NYC Take Three: Cousins Club Takes Aqua Grill

So in case you missed them, here are a few recaps from this weekend’s trip to NYC:

Saturday night, though, was for family.  If you’ve been reading for a bit, you may remember my cousin’s NYC wedding last month!  Well, the happy couple just recently got back from a glamorous honeymoon in Turkey, and offered their home for a little happy hour before dinner.

Ted and Whit, the happy couple!

The title of this post actually references to the “Cousins Club” that all of my younger cousins had growing up. My mother’s one of 8 kids, so you can imagine there are quite a few cousins in that club.  Well, this past weekend, I felt like we were the grown up generation of the Cousins Club!  And what’s more grown-up than a bit of a cocktail hour for the Cousins?

Whitney and Ted were fantastic hosts, and really pulled out all the stops for their guests (namely, Claire and me).

Quite the spread.

Quite the spread.

We got to tour Whitney and Ted’s apartment, which was adorable and perfect and totally reflected them.  Whitney even picked up some tasty craft beer, knowing how much I love it!

Clearly I was a fan.

Clearly I was a fan.

It was the Smuttynose Imperial Stout, and it was rich, malty, and oh-so-drinkable (perfect to go with all the salty cheeses and meats!)

After a quick photo op, we were on our way to one of their favorite restaurants, Aqua Grill.

Tiny tiny tiny

Tiny tiny tiny

Aqua Grill, located in the Financial District, is one of the newlyweds’ favorite spots and, the moment we walked inside, I could tell why.  The atmosphere was infectious. Even though it was a late dinner (around 10pm), the joint was bustling. There was a din of chatter and laughter, the lighting was warm, and they had a gorgeous display of raw oysters as we passed the bar.  I could tell we were in for a treat.  I ordered a Jalapeno Quencher, the spicy cocktail I mentioned in this week’s Six Pack Sunday. It was delicious and, after careful deliberation, we decided to order four different kinds of oysters for the four of us (16 oysters. MATH!) I even took a picture so I wouldn’t forget which ones we ordered.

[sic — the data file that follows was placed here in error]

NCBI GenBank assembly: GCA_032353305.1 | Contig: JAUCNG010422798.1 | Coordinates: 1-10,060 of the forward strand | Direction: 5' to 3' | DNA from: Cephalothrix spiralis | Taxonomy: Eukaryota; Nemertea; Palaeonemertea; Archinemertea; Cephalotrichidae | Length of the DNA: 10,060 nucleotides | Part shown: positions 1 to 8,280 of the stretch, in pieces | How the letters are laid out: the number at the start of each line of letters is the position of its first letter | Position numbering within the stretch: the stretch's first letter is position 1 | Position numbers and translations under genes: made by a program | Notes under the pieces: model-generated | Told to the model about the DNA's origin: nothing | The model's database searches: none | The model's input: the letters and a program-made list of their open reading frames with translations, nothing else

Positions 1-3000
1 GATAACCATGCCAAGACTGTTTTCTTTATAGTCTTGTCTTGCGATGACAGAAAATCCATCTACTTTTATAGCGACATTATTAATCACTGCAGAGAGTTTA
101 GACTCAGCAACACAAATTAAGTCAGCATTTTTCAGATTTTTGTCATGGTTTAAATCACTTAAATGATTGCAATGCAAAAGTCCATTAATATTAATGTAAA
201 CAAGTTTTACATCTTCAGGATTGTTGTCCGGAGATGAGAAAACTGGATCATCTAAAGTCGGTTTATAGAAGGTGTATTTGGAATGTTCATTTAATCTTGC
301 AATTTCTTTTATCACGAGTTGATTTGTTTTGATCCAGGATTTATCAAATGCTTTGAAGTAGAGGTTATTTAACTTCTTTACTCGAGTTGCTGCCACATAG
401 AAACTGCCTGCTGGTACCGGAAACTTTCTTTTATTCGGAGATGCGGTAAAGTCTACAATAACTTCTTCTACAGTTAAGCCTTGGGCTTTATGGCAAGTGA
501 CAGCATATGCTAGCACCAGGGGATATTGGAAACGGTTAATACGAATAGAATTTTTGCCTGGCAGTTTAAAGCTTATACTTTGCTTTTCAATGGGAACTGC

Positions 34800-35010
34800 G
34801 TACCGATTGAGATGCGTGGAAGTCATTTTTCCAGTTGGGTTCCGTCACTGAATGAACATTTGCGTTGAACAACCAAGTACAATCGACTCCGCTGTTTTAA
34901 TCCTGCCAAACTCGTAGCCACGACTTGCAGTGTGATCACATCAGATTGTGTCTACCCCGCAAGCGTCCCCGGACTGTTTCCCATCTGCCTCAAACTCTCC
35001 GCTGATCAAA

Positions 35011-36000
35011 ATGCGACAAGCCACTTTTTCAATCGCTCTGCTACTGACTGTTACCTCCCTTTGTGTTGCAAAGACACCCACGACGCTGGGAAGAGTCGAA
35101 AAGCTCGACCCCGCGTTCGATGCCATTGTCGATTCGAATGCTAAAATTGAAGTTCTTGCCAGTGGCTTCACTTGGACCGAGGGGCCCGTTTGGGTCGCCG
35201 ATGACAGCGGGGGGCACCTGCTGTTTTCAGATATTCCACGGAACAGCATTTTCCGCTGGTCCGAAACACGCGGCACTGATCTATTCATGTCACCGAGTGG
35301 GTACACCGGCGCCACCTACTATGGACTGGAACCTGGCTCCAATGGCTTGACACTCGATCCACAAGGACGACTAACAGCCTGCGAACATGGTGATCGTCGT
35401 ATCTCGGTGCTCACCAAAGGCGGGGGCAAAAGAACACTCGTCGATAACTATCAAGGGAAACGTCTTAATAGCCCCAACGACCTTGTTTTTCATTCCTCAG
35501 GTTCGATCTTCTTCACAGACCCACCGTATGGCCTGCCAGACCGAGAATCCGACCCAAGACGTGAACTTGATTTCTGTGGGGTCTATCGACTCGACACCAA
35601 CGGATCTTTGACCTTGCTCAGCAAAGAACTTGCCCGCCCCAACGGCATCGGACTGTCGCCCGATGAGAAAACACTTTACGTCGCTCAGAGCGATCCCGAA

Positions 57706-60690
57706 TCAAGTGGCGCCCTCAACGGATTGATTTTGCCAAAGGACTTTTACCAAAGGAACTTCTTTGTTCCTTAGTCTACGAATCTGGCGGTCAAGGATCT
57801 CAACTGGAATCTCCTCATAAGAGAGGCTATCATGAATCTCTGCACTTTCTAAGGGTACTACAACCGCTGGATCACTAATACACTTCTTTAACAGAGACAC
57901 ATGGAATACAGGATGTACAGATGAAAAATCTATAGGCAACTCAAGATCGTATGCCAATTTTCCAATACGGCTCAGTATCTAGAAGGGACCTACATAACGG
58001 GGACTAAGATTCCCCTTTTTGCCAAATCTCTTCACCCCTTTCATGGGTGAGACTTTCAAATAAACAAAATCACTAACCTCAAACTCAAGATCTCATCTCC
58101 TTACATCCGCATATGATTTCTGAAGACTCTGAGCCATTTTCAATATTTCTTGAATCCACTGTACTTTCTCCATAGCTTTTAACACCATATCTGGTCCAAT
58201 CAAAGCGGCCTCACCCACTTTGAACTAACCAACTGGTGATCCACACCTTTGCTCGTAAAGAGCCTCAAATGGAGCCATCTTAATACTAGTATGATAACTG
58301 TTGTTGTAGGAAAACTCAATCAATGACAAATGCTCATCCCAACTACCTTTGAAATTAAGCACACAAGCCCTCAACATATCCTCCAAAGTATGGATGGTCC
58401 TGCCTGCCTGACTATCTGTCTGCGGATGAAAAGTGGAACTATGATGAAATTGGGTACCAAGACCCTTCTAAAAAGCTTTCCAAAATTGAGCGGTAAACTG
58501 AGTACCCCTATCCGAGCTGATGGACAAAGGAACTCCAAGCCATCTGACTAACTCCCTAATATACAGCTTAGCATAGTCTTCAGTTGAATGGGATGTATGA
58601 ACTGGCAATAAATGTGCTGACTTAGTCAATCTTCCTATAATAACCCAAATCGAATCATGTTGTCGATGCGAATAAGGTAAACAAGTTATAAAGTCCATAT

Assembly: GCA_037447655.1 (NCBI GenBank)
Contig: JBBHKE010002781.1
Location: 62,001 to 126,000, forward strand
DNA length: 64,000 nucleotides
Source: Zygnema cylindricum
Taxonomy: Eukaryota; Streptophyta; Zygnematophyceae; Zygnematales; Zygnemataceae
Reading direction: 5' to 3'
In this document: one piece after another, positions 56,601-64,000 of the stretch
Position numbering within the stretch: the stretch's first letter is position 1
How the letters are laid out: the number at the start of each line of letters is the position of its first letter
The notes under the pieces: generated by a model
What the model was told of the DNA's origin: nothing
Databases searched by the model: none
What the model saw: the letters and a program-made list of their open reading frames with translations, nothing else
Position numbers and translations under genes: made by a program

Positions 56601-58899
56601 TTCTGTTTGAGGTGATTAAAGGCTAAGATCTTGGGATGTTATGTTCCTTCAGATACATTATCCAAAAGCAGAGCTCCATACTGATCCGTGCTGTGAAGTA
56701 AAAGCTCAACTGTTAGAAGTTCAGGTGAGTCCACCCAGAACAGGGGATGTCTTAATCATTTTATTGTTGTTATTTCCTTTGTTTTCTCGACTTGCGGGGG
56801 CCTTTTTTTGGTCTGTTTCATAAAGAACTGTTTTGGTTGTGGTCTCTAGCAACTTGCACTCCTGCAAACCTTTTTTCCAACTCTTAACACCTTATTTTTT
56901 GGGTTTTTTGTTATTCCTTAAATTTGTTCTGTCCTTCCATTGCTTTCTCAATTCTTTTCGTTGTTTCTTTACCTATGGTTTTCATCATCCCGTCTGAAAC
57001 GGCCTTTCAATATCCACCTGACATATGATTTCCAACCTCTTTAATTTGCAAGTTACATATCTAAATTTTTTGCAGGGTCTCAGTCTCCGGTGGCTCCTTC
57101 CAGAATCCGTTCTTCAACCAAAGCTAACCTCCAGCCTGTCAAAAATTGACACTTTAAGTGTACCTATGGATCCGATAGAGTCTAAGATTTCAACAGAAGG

Ah, memories.

Ah, memories.

We did an impromptu “oyster tasting”, which was actually my first opportunity to taste the different types of flavors that you can get from different types of oysters. They were creamy or briny, and we also ordered my first “wild” oyster. Maybe it’s because I date a fellow raised in the Cajun tradition of loving all things oyster, but this was just an awesome experience. We let our tongues do the tasting, and it was an exploration of flavors before the main course.

I'm selfish for shellfish

I’m selfish for shellfish

Ted also ordered us a little sushi type dish but, I’ll be totally honest, while it was tasty, it almost paled in comparison to the oysters and the main course.  For moi?

Heavenly

Heavenly

Seared Diver Sea Scallops with Dungeness Crabmeat Risotto and Sugar Snap Peas in a Tomato Shellfish Emulsion

MY GOODNESS!! This was to-die-for!  I’ve only had scallops once before and these were so on point, matched perfectly with a creamy risotto and the sugar snap peas were a surprisingly crunch every time I bit into one. I think my favorite was putting a little bit of each piece on the fork before eating to merge all the flavors and textures in one divine bite.  I can’t speak highly enough about this dish.

Aqua Grill certainly did not do us wrong. Although there was a bit of a wait for some of the dishes, it was a packed Saturday night, so I kind of expected that. No worries, as the company more than made up for the wait.

My tummy was so stuffed and sated by the end of this meal, I felt like I should either float or be rolled back to the apartment. We made a quick attempt at “going out” but, after weighing our options (and pushing through the crowds at another crowded NYC bar), we thought it might just be more pleasant to fall blissfully into bed, dreaming of salty oyster shots and luscious scallops.

I’d say that if the younger generation wants to compete with this cousins club, they have some work ahead of them.